On Wednesday, after more than 63½ years on the throne, Queen Elizabeth II surpasses her great-great-grandmother, Queen Victoria, as the longest-reigning British monarch. Because New Zealand did not become part of the British Empire until several years after Victoria’s accession, Elizabeth has been this country’s longest-reigning monarch since 2013. Between them, Victoria and Elizabeth have been New Zealand’s head of state for more than 70% of its existence as a separate colony, dominion or ‘realm’.
The two reigns have an inverse symmetry. Victoria became monarch in an era of imperial expansion accompanied by economic and social upheaval (think Chartism). She lived long enough to experience the high point of empire – absolute British rule over India – but also anxiety about the rise of Germany and the United States, and trouble with the Irish.
Elizabeth’s era has been one of imperial decline. By the time she succeeded her father, King George VI, in 1952, the country that had stood alone against Hitler in 1940 was no longer a great power. The Indian subcontinent was already independent, and the rest of the Commonwealth soon followed suit. In 2015 the United Kingdom is a middling country on the edge of Europe whose internal unity can’t be taken for granted.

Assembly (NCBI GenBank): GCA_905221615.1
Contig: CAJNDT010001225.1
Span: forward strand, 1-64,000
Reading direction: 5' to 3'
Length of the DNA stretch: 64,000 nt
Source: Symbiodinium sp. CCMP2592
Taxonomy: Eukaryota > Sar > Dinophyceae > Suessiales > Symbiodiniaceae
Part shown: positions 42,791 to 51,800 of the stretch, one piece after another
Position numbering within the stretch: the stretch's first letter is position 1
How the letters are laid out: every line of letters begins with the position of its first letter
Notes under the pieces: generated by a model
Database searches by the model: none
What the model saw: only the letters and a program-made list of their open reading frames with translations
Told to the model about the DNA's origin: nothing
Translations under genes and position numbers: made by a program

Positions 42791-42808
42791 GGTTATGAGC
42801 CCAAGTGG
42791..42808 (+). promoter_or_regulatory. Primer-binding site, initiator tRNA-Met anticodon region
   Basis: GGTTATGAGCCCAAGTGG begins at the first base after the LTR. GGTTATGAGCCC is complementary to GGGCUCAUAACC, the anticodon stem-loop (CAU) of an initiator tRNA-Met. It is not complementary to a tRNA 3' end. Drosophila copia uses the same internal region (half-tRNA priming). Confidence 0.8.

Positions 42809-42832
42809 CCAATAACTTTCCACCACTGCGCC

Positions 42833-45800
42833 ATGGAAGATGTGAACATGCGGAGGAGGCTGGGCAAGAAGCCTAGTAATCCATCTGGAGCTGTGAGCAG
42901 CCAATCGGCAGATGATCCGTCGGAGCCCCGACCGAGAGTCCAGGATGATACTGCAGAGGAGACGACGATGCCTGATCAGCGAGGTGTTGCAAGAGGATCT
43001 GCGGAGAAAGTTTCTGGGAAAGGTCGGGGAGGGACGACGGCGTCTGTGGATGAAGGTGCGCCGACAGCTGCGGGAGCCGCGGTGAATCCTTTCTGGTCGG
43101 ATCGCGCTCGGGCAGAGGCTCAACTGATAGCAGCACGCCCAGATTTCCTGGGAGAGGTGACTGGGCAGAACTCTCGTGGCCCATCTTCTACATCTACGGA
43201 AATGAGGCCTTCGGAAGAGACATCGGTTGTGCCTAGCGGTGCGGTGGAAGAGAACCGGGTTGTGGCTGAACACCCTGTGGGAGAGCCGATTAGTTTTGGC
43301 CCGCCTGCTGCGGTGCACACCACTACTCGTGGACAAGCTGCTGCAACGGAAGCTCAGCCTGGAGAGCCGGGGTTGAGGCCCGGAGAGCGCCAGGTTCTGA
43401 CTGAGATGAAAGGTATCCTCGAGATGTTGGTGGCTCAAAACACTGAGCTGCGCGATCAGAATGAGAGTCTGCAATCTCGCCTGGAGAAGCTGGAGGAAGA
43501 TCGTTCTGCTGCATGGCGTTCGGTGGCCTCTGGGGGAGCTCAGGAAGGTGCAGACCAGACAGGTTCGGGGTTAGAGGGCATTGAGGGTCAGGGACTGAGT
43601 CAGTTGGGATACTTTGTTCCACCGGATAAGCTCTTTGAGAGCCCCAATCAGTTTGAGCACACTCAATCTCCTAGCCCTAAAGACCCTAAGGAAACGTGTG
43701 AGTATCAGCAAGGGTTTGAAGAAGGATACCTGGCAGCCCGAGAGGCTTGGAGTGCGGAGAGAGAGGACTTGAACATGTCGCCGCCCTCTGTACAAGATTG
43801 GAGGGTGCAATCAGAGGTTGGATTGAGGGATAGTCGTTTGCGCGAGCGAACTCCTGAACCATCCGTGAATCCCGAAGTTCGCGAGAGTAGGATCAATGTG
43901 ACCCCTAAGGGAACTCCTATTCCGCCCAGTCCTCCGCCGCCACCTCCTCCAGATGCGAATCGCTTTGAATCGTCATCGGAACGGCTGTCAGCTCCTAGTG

The monarch’s role has shrunk along with her domain. Victoria – especially while her husband Albert was alive – expected ‘her’ ministers to at least take her views seriously. Even after the Reform Act 1832, only 5% of Britain’s population had the vote, and Parliament and government were dominated by an elite steeped in deference. Today, Elizabeth acts only on the advice of the people’s representatives.
Queen Victoria never visited New Zealand – or India, even though she was installed as its Empress and studied Hindustani. Elizabeth II was the first reigning monarch to visit New Zealand, in 1953, six months after her coronation. She has been back nine times, on the last occasion in 2002 as part of a golden jubilee tour of the Commonwealth. Since then younger members of the royal family have visited this country frequently.
The significance of the monarchy today is largely cultural. In the 1950s every household seemed to have a souvenir of the first visit by the young Queen and her dashing naval officer husband. Tea towels hung proudly on walls and commemorative booklets graced mantelpieces. Watching the Queen’s Christmas message on television remains part of the Christmas Day ritual for many households.
Though Elizabeth retains an aura of authority – or at least, mystery – royal pomp and ceremony isn’t what it used to be. One milestone, in Wellington in 1970, was the Queen’s first so-called ‘walkabout’ (as it was dubbed by the British press corps, in a misguided reference to Australian Aboriginal custom). There was a strict ‘no-touching’ policy in relation to the royal person – yet today, a selfie with Prince Harry is probably the most sought-after souvenir of a royal visit.
As the silken bonds of empire continue to fray, the record royal reign is also likely to be one of the last, at least for New Zealanders.